By Mrinal Gokhale
Some monologues were humorous like one “Silver Bullet,” about masturbation, while others brought the room to silence like “Broken Pocketbook,” a story about prostitution. This play, The Pocketbook Diaries, was an interpretation of The PocketBook Monologues.
Director Catina Cole, along with producers Monique Liston and Melissa Marthol raised $1,379.52 in ticket sales and donations from the play, with all proceeds going towards the center’s programming.
Often called “The Vagina Monologues of the south,” PocketBook Monologues by Sharon McGhee details African-American women’s true stories on topics like virginity, bikini wax, rape and molestation.
The play has not been performed in Milwaukee since McGhee passed away a few years ago, Cole said.
Since PocketBook Monologues pertains to elderly African-American women, the producers and director almost completely reworked the existing script and let performers write their own pieces, creating the brand new interpretation, The Pocketbook Diaries.
“Pocketbook Diaries covers topics our community is conditioned not to discuss, like rape and abuse,” said Cole, who also co-directed Vagina Monologues at the University of Wisconsin-Milwaukee (UWM) this year.
“I felt Vagina Monologues was missing a piece, and the term ‘pocketbook’ pays homage to African-American women.” Cole has been involved in theater since childhood at her church and strives to create a theater activism group, focusing on underrepresented talent.
She is pursuing her master’s degree in Educational Psychology at the UW-Milwaukee while working as a 911 dispatcher.
“I am a rape and abuse survivor and I’ve learned the power behind telling your story,” she explained. She made sure to emphasize her beliefs of speaking on trauma with the cast members.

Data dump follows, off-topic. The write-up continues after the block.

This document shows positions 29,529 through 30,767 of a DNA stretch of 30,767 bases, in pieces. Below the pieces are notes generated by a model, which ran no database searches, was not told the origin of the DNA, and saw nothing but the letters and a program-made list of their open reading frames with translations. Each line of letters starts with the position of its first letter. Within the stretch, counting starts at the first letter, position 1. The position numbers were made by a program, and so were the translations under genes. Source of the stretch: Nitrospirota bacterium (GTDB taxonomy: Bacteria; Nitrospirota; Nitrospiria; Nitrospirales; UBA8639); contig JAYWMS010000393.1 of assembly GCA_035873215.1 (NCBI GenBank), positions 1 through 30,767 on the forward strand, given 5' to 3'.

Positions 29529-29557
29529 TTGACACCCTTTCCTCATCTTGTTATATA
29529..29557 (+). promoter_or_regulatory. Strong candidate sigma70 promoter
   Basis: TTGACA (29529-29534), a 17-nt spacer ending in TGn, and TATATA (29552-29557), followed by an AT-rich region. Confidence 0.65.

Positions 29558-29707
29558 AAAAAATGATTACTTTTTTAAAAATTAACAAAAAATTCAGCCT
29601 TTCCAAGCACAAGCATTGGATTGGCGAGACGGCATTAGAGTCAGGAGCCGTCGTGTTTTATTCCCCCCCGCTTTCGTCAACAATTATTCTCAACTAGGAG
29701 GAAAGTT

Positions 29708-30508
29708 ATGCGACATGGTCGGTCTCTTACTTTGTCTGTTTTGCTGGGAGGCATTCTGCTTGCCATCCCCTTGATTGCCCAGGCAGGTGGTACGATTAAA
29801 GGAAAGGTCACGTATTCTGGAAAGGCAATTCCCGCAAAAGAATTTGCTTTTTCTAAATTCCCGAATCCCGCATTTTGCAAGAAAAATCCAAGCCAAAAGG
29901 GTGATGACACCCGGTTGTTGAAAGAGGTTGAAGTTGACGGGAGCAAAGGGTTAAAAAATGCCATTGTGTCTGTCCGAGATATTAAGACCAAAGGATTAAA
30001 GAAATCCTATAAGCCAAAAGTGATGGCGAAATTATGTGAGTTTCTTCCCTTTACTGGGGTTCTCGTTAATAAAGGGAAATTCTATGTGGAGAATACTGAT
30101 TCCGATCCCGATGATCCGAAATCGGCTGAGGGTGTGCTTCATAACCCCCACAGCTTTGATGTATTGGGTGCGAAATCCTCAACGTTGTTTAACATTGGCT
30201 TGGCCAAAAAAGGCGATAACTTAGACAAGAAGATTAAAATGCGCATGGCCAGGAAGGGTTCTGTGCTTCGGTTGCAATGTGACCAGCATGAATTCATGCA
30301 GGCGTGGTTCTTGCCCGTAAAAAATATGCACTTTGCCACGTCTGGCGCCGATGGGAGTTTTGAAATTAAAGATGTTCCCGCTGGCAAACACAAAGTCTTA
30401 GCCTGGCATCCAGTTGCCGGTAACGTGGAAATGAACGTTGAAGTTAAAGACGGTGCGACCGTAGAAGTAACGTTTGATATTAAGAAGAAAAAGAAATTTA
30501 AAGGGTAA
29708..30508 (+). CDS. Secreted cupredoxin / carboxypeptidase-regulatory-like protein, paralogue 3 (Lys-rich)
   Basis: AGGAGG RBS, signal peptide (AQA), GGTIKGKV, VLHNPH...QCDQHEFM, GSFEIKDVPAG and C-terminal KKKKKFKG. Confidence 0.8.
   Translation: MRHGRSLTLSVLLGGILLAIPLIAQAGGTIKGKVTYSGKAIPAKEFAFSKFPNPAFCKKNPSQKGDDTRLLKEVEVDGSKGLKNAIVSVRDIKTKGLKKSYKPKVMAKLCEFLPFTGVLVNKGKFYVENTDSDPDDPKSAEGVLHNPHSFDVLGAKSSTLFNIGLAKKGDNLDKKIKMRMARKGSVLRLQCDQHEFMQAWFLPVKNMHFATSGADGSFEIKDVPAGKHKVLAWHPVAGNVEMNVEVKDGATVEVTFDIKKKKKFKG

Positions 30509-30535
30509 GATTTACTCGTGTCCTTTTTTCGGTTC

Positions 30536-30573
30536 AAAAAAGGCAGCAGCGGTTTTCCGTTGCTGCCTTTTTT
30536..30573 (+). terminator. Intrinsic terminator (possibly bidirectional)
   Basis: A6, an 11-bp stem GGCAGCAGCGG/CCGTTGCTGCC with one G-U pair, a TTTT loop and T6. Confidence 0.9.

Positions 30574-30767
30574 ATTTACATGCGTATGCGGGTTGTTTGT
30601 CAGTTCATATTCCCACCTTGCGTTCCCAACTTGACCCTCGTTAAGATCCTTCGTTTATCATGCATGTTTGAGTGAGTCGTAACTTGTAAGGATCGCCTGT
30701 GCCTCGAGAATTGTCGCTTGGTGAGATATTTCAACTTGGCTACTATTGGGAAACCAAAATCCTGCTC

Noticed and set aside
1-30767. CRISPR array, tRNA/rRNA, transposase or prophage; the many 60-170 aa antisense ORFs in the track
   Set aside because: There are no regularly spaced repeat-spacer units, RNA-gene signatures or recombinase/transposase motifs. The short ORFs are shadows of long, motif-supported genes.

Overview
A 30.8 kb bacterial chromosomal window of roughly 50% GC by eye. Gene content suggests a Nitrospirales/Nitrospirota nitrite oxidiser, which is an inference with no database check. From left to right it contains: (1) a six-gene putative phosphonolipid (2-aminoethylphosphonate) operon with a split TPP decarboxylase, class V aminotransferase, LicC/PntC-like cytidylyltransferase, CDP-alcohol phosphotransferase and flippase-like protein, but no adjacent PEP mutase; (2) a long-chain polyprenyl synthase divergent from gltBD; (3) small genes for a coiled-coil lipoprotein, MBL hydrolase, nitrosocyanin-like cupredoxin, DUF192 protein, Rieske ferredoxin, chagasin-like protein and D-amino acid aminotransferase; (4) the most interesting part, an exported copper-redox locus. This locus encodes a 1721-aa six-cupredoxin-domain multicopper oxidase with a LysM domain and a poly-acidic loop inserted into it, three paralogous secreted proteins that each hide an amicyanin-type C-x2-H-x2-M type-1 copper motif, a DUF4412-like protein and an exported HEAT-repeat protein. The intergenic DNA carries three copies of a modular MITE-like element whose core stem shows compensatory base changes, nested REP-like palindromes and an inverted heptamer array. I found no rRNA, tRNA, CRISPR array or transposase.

Once rehearsals began two months ago and ran every Sunday, she encouraged all cast members to ‘check in’ to their emotions with one another.
“As a counseling major, I was concerned how the cast members felt,” she said. “We discussed our highs and lows. We vented. We cried.
We discussed ways to better the production.” Jendora Kelley, who performed in Vagina Monologues at UWM this year, was one of about 10 cast members who appeared in both productions.
She wrote her own piece, and also performed “Power of My Pocketbook,” a piece teaching young women not to “give away our pocketbook” to reaffirm self-worth.
“My own piece, ‘The Change in My Pocketbook,’ reaffirmed self value.
It started with me holding change in my hand and ended with me tossing the coins in the air,” Kelley explained.
Kelley said a friend from the Body and Soul Healing Arts Center first approached her to perform in Vagina Monologues, and she learned about Pocketbook Diaries auditions through Cole.
“The stereotypical black woman is seen as aggressive and angry, and this overrides our beauty,” she said.
“These stories reflect on cultural traditions of women of color, proving no woman is alone in her journey and that we all have a story to tell.”
The Body & Soul Healing Arts Center is a community space used for events focused on recovery and services in the areas of nutrition, spirituality, arts and education.
Some services and events offered include farmers markets, yoga classes, craft fairs and cooking classes. The building is located at 3617 N. 48th St. in Milwaukee.